Brazil and Venezuela: Economic Crisis and its spiralling effects.

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Brazil, the world’s 5th largest country in area and 6th largest in population, recorded over 6,00,000 Covid-19 deaths, just behind the United States and Russia in terms of the death toll.

Stained with deaths- the Flag of Brazil
Picture Credits@ Maria Fernanda Pissioli

The United Nations High Commission on Refugees (UNHCR) and the International Organization on Migrants (IOM) have jointly appealed for $1.79 billion to support the refugees, migrants and their host communities from Venezuela, a nation with the largest proven oil reserves in the world.

These nations are staring at severe challenges on multiple fronts, having their origins before Covid-19. However, the pandemic has greatly exacerbated problems. Here we look at some of these gravest challenges with regional and global ramifications.

A worker in Venezuela from a ‘trapiche” warehouse near the city of Curarigua. He is the one charged with arousing the fire that feeds the boiler.
Picture Credits@ Víctor Jesús Carrasco

Economic Deterioration

Venezuela – a failed Petrostate

Venezuela’s GDP shrank by almost two-thirds between 2014-2020. And as the global demand for oil remains depressed amid the ongoing pandemic, its GDP is predicted to shrink even further. Moreover, monthly inflation has reached alarming levels and is running above 2000%.

However, this situation is not of sudden origin. Instead, years of poor governance and mismanagement have driven a country, one of the most prosperous countries in Latin America, to economic and political ruins.

Petroleum wealth has been the main driver of the Venezuelan economy. Reduced rates and lower demands severely affected the economy of Venezuela which was is not much diversified.
Picture Credits@ Zbynek Burival

As its economy is mainly dependent on oil exports, it is highly vulnerable to unpredictable fluctuations in global energy prices. This is what happened in 2016, when global oil prices plummeted from over $100 per barrel in 2014 to less than $30 per barrel, sucking the Latin American country into an economic spiral, which has only worsened since then.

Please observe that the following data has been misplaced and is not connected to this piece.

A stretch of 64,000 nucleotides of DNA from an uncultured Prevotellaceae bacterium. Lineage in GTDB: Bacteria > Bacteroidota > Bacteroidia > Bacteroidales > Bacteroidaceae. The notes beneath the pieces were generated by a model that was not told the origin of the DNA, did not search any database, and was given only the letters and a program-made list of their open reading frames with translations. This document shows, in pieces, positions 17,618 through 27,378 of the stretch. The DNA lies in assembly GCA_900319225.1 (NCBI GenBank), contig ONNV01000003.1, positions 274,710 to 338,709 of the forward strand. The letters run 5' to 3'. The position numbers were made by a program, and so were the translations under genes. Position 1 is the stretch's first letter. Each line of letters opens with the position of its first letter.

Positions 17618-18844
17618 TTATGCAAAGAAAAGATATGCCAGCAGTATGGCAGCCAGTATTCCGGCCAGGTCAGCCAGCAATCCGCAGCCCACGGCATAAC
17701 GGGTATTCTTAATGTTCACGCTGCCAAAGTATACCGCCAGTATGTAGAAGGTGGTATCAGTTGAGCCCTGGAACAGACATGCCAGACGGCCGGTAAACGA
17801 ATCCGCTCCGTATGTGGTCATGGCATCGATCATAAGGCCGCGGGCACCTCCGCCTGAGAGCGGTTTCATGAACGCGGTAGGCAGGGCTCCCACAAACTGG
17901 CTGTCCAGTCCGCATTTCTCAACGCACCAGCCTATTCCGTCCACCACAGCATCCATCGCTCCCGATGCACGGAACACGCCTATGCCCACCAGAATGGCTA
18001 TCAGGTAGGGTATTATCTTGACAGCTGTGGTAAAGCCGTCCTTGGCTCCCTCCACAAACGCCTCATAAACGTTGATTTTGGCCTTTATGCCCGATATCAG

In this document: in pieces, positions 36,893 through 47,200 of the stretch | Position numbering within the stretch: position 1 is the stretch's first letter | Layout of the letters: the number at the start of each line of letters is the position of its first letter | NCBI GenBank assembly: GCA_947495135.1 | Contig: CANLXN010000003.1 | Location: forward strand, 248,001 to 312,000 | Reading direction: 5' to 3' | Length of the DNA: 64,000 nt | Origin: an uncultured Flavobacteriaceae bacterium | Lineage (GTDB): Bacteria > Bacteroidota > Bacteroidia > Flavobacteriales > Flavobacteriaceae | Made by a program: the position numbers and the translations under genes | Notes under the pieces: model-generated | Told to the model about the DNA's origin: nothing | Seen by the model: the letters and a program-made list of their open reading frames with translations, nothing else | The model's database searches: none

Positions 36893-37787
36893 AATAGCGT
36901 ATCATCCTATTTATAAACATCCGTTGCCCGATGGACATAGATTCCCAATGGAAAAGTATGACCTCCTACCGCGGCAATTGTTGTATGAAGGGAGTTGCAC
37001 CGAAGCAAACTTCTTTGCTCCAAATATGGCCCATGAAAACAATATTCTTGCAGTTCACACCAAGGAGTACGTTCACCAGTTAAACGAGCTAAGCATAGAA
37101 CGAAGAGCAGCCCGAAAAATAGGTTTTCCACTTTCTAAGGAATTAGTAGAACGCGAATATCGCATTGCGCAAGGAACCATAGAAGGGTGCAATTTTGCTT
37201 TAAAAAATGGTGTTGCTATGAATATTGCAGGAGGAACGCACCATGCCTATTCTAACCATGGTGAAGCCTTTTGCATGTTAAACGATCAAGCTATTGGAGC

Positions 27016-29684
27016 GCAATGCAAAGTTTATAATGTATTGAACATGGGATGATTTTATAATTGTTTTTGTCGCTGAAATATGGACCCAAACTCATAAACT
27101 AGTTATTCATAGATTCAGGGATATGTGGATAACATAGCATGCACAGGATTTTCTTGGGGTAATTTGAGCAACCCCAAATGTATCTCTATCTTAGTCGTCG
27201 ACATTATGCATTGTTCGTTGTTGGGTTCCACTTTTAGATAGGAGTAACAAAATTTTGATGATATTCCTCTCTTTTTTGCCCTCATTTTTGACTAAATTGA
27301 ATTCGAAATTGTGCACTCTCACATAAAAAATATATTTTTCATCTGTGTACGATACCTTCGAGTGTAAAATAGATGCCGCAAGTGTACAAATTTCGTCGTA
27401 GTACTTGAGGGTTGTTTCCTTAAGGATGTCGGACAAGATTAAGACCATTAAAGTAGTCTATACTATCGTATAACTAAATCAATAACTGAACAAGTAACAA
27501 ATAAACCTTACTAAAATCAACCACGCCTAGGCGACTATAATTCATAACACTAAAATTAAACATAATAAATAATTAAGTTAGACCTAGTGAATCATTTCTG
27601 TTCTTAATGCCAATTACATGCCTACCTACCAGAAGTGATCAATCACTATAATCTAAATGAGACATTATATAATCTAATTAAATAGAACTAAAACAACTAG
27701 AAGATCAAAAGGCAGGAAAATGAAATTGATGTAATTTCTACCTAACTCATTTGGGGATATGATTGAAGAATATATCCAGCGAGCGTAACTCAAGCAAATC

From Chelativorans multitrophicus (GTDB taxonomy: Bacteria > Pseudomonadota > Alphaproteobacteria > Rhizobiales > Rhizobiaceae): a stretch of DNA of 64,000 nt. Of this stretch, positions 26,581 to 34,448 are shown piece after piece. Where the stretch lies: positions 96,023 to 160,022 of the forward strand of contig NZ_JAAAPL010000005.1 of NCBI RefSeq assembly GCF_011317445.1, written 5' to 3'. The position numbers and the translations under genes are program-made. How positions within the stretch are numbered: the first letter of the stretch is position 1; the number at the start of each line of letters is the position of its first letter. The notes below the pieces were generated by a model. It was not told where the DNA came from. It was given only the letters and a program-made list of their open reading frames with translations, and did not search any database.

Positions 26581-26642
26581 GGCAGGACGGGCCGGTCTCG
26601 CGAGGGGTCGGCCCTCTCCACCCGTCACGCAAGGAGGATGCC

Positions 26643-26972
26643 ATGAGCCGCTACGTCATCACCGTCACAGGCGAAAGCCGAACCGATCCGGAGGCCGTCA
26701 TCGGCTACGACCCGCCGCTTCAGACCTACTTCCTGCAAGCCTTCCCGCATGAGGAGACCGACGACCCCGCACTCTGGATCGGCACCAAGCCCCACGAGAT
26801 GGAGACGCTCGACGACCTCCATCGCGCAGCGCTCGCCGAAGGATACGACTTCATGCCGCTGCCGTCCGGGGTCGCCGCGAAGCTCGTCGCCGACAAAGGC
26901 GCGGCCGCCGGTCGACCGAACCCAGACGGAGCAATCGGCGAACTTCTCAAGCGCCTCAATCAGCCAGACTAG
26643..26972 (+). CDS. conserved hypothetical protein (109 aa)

This results in a lack of precious revenue for the government since it mainly depends on income from exports and less on taxes. This leaves fewer resources for expenditure on other critical areas such as agriculture, industries, infrastructure, healthcare & education for people and welfare services.

Growing inflation and lower foreign reserves also contributed to the economic crisis in Venezuela.

All this, along with the high concentration of political and economic power in an elite class, unaccountable state institutions, and widespread corruption, makes Venezuela a classic example of a ‘failed Petrostate’.

Brazil’s Economic Downturn

In 2014, Latin America’s largest economy was closing in on nearly a decade of consistent economic growth. Per capita income grew by over 400% in just about 10 years, and economic inequality reached a record low. Between 2004-2014, around 35 million Brazilians were elevated to the middle class.

However, since 2015, Brazil has entered its 6th consecutive year of slow economic growth, which turned negative during the Covid-19 pandemic. The unemployment rate touched 12%, and annual inflation is at a 5 year high. The economy is losing momentum even after the pandemic-induced restrictions are lifted, and an expanded vaccination drive is ongoing.

Protesters shouting “Fora Bolsonaro” which translates to “Get-Out Bolsonaro”. This discontent against the Brazilian President is due to rising deaths during the pandemic and the failure of social security schemes.